an amendment which merely supplements and amplifies the facts originally alleged
relates back to the date of the commencement of the action and is not barred by the
statute of limitations, the period of which expires after service of the original complaint
but before service of amendment
It is the actual filing in court that controls and not the date of the formal admission
of the amended
the Amended Complaint did not introduce a new or diferent cause of action or demand.
The original Complaint was amended only to rectify the lack of verification and thereafter
to implead Martinez, who had purchased the contested property from Verzosa

MAGASPI vs. RAMOLETE


*okay guys, this case is just about the 2 parties arguing about the freagin
docket fee. Quite lengthy, sorry, but I feel that I have to include just in case dean asks
for little details. Basta, theyre all arguing about how the docket fee should be
calculated. Also, theyre questioning if the 1st docket fee that has been paid is enough
to say that the case has been filed. Ganito lang yung drama nung case. Sorry.
This is a petition for certiorari to review the actuations of the Court of First Instance of Cebu in
Civil Case No.R-11882 in respect of the correct amount to be paid for the filing of the case as
provided in Sec. 5, par. (a), Rule 141 of the Rules of Court.

FACTS:
September 16, 1970, petitioners filed a complaint for the recovery of ownership and
possession of a parcel of land with damages against The Shell Co. of the Philippines, Ltd.
and/or The Shell Refining Co. (Phil.) Inc., Central Visayan Realty & Investment Co., Inc. and
Cebu City Savings & Loan Association in the Court of First Instance of Cebu.
Upon filing and the payment of P60.00 as docketing fee and P10.00 for sherif fees, the
complaint was assigned Civil Case No. R11882.
The complaint contains the following:
o Declare TCT issued in the name of the Central Visayan Realty & Investment Co., Inc.
as null and void and hence of no legal efect;
o Declare the plaintifs as heirs of the deceased Sps. Magaspi as owners of the land in
question;
o Order the RD of Cebu to cancel TCT and issue a neew one under the name of the
plaintifs;
o For the defendants to pay the plaintifs damages.
September 18, 1970, Central Visayan Realty & Investment Co., Inc. and Cebu City Savings
and Loan Assn. filed a motion to compel the plaintifs to pay the correct amount for docket
fee.
The motion reads:
o The complaint of the plaintifs contains or states two, if not three alternative causes
of action:
Reconveyance of real property.
If the plaintifs are unable to have the property reconveyed and the title
cancelled, having passed to an innocent purchaser for value, their recourse
would be for damages, i.e., recovery of the value of the land and other
damages.
Cancellation of Titles.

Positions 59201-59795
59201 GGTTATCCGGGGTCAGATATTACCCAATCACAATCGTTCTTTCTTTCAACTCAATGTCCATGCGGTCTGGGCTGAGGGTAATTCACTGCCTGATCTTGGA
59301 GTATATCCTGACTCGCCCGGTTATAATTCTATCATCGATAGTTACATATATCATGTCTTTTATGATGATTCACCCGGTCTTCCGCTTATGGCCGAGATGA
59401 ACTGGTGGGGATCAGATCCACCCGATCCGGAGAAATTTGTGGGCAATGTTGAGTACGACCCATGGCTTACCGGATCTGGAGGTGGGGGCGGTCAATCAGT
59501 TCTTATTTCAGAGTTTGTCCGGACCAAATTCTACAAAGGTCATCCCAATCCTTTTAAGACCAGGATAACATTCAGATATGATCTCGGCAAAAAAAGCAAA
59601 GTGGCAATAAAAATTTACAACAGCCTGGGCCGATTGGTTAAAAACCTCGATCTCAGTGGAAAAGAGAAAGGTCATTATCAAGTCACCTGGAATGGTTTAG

o Further, until such time as the correct docket fee is paid, the time for filing of
responsive pleadings by the defendants be suspended.
The motion was opposed by the plaintifs (petitioners herein) who claimed that the main
cause of action was the recovery of a piece of land and on the basis of its assessed valued,
P60.00 was the correct docketing fee and that although the Revised Rules of Court do not
exclude damages in the computation of the docket fee, damages are nonetheless still to
be excluded.
October 5, 1970, the presiding judge ordered the Clerk of Court to comment on the motion
and the opposition. The following comment was submitted:
o

That in the matter of fixing the amount of fees that shall be collected by the Clerks
of Court of First Instance for the filing of an action or proceeding, Section 5, Rule
141 of the Rules of Court.

If the case concerns real estate, the assessed value thereof shall be considered in
computing the fees.

In case the value of the property or estate of the sum claimed is less or more
in accordance with the appraisal of the court, the diference of fee shall be
refunded or paid as the case may be.

That a reading of the complaint in this case would show that the action is not only
for recovery of property but also for actual and moral damages as well as for
attorney's fees;

Accordingly, the correct amount of the legal fees for the filing of this case should be
fixed at P3,164.00 plus P2.00 Legal Research fee;

October 14, 1970, Judge Mateo Canonoy issued the following order:
o

This is a motion of the defendants to order the plaintifs to pay a filing fee of
P6,730.00 on the ground that the total demand of the said plaintifs should be the
basis for computing the filing fee and not the value of the land alone. The plaintifs
paid the amount of P60.00 as filing fee in this case.

The damages are not merely incidental or ancillary but are principal demands.
Besides, Rule 141, Sec. 5 (a) of the new Rules of Court no longer excludes damages,
like interest, from computing the filing fees.

The exclusion of damages from the exemption in the computation of the filing fees
in the new Rules of Court is intentional, since oftentimes, as in the present case, the
claim for damages far exceeds the value of the land. To thus exempt the plaintifs
from paying the filing fee for damages is against reason. Besides, in determining the